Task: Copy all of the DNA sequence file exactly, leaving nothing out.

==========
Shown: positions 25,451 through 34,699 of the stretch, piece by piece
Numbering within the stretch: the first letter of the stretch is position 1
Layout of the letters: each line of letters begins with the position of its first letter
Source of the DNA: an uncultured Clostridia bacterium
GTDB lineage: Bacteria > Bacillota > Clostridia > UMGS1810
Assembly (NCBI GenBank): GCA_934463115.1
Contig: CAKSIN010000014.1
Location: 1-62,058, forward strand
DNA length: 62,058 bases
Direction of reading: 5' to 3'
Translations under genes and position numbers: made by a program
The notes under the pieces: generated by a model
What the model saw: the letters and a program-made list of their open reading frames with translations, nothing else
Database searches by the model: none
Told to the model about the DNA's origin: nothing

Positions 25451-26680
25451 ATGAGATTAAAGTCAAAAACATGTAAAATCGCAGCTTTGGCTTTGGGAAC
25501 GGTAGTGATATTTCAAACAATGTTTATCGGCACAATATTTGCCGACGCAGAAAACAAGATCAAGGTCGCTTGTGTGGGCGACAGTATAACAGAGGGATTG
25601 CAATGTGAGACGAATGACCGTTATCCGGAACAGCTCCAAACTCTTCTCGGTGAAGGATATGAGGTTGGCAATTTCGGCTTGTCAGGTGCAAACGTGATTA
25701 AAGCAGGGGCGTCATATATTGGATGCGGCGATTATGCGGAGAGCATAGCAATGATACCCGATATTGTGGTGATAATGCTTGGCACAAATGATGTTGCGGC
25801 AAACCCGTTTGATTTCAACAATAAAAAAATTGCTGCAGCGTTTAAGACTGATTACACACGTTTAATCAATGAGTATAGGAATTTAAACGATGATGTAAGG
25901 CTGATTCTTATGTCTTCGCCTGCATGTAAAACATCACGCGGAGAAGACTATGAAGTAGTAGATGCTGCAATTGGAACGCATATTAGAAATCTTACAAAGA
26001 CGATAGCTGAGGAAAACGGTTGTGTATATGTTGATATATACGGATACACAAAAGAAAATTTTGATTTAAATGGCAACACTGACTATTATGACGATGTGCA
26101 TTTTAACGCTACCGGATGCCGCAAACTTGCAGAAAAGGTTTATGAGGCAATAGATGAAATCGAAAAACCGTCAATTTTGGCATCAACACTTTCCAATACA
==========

Shown: positions 25,451 through 34,699 of the stretch, piece by piece
Numbering within the stretch: the first letter of the stretch is position 1
Layout of the letters: each line of letters begins with the position of its first letter
Source of the DNA: an uncultured Clostridia bacterium
GTDB lineage: Bacteria > Bacillota > Clostridia > UMGS1810
Assembly (NCBI GenBank): GCA_934463115.1
Contig: CAKSIN010000014.1
Location: 1-62,058, forward strand
DNA length: 62,058 bases
Direction of reading: 5' to 3'
Translations under genes and position numbers: made by a program
The notes under the pieces: generated by a model
What the model saw: the letters and a program-made list of their open reading frames with translations, nothing else
Database searches by the model: none
Told to the model about the DNA's origin: nothing

Positions 25451-26680
25451 ATGAGATTAAAGTCAAAAACATGTAAAATCGCAGCTTTGGCTTTGGGAAC
25501 GGTAGTGATATTTCAAACAATGTTTATCGGCACAATATTTGCCGACGCAGAAAACAAGATCAAGGTCGCTTGTGTGGGCGACAGTATAACAGAGGGATTG
25601 CAATGTGAGACGAATGACCGTTATCCGGAACAGCTCCAAACTCTTCTCGGTGAAGGATATGAGGTTGGCAATTTCGGCTTGTCAGGTGCAAACGTGATTA
25701 AAGCAGGGGCGTCATATATTGGATGCGGCGATTATGCGGAGAGCATAGCAATGATACCCGATATTGTGGTGATAATGCTTGGCACAAATGATGTTGCGGC
25801 AAACCCGTTTGATTTCAACAATAAAAAAATTGCTGCAGCGTTTAAGACTGATTACACACGTTTAATCAATGAGTATAGGAATTTAAACGATGATGTAAGG
25901 CTGATTCTTATGTCTTCGCCTGCATGTAAAACATCACGCGGAGAAGACTATGAAGTAGTAGATGCTGCAATTGGAACGCATATTAGAAATCTTACAAAGA
26001 CGATAGCTGAGGAAAACGGTTGTGTATATGTTGATATATACGGATACACAAAAGAAAATTTTGATTTAAATGGCAACACTGACTATTATGACGATGTGCA
26101 TTTTAACGCTACCGGATGCCGCAAACTTGCAGAAAAGGTTTATGAGGCAATAGATGAAATCGAAAAACCGTCAATTTTGGCATCAACACTTTCCAATACA